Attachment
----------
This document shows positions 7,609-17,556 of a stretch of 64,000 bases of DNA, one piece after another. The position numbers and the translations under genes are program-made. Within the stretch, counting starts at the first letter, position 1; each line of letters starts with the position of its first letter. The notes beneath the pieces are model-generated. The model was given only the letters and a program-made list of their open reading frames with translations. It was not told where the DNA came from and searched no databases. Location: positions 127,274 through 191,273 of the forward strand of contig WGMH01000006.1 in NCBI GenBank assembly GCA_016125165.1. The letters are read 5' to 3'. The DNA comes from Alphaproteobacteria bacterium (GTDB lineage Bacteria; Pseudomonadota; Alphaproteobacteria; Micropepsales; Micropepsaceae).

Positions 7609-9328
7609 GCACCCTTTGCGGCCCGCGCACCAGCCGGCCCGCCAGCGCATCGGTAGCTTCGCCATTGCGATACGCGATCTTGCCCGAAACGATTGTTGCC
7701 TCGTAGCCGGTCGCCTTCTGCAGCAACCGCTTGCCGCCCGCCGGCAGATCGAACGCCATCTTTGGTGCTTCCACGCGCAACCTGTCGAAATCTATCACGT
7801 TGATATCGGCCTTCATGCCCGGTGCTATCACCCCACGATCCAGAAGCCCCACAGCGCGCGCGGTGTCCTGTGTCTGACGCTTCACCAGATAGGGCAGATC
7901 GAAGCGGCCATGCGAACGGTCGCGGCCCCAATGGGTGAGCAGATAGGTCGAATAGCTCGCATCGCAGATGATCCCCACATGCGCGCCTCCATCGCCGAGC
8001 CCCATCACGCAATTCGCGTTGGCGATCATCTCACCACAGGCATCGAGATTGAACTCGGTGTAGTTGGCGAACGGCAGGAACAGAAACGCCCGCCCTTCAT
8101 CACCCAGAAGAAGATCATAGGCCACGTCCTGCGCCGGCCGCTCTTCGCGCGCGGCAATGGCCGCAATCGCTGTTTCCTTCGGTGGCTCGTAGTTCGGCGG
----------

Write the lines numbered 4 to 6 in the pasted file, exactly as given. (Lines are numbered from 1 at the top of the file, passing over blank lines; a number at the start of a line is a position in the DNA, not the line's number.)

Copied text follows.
7701 TCGTAGCCGGTCGCCTTCTGCAGCAACCGCTTGCCGCCCGCCGGCAGATCGAACGCCATCTTTGGTGCTTCCACGCGCAACCTGTCGAAATCTATCACGT
7801 TGATATCGGCCTTCATGCCCGGTGCTATCACCCCACGATCCAGAAGCCCCACAGCGCGCGCGGTGTCCTGTGTCTGACGCTTCACCAGATAGGGCAGATC
7901 GAAGCGGCCATGCGAACGGTCGCGGCCCCAATGGGTGAGCAGATAGGTCGAATAGCTCGCATCGCAGATGATCCCCACATGCGCGCCTCCATCGCCGAGC